The vulnerability required to start a difficult conversation communicates to your partner that you are more invested in the health of the relationship than avoiding personal discomfort.

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The aim of Gaslighting is to deny the other person's reality or experiences. It is a sign that you don't really believe your partners' feelings are real. 

For example, if your partner says: "I'm really upset that you canceled our date", you respond with something like: "You're not really upset, it's your fault I canceled and you're just trying to blame me for it." 

You are known as a "serial dater"

You break up with partners on the slightest of issues, only to start dating another person right away and repeat the cycle. 

You don't want to be seen as a "player" but you can't seem to find someone who you can commit to.

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Make small talk

You communicate a genuine interest when you inquire or listen to the small details that make up your partner’s day. It’s those insignificant moments that make up the reality of our lives.

Shared experiences
We feel closer to others when we can talk about the experiences we have in common.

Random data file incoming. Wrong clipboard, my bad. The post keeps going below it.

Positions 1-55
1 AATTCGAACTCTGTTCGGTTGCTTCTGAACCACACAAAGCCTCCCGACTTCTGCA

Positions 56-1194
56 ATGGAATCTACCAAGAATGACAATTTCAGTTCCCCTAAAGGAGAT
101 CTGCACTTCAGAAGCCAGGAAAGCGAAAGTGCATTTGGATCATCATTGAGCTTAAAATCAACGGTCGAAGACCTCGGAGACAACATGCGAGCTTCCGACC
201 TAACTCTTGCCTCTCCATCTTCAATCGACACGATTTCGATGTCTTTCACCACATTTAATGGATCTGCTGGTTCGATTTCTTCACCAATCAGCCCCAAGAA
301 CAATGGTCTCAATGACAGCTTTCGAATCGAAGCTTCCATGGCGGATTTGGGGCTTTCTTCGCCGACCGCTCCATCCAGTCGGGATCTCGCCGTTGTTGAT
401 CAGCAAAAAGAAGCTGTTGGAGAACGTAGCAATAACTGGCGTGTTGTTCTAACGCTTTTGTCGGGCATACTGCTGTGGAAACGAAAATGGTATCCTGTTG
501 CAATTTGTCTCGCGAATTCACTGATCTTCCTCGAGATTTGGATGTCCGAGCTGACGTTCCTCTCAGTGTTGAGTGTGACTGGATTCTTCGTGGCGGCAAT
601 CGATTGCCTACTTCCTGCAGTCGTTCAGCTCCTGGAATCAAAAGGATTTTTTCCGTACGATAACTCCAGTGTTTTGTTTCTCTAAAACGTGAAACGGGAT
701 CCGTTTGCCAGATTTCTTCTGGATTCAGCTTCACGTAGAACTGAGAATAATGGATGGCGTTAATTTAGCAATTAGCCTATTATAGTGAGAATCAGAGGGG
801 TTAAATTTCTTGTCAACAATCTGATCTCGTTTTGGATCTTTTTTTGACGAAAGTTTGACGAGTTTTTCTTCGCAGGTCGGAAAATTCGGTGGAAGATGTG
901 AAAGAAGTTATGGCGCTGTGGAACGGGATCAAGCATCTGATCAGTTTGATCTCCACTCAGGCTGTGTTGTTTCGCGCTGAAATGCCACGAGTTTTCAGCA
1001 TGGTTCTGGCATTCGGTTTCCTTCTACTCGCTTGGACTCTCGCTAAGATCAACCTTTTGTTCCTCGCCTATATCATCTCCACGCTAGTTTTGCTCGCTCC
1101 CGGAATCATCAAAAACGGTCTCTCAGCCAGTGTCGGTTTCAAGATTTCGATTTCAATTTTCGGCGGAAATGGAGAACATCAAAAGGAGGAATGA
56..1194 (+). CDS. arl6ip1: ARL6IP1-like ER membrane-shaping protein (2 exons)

Words are not necessary for shared feelings to improve a relationship. Just doing something at the same time—riding bikes, watching a movie, or eating dessert, intensifies both pleasant and unpleasant experiences.

Listen carefully
Knowing that you are being heard is one of the experiences most likely to cement a feeling of connection to another. 

Use a technique called “active listening” - a form of listening in which you acknowledge that you understand what is being said. 

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Responding To Urgency

Stay-in-love couples are authentic, open, and self-reliant, but they also urgently need one another at times. They trust each other won’t take advantage of their availability but know&n...

Dealing Constructively With Control

Stay-in-love partners know that the need to feel in control at times is natural and that it offers an opportunity for learning and helping each other. Partners have confidence in their own autonomy to not react defensively or take it personally. 

Parenting Each Other

As relationships mature, many begin to feel less willing to give that kind of unconditional nurturing, and might not be as available.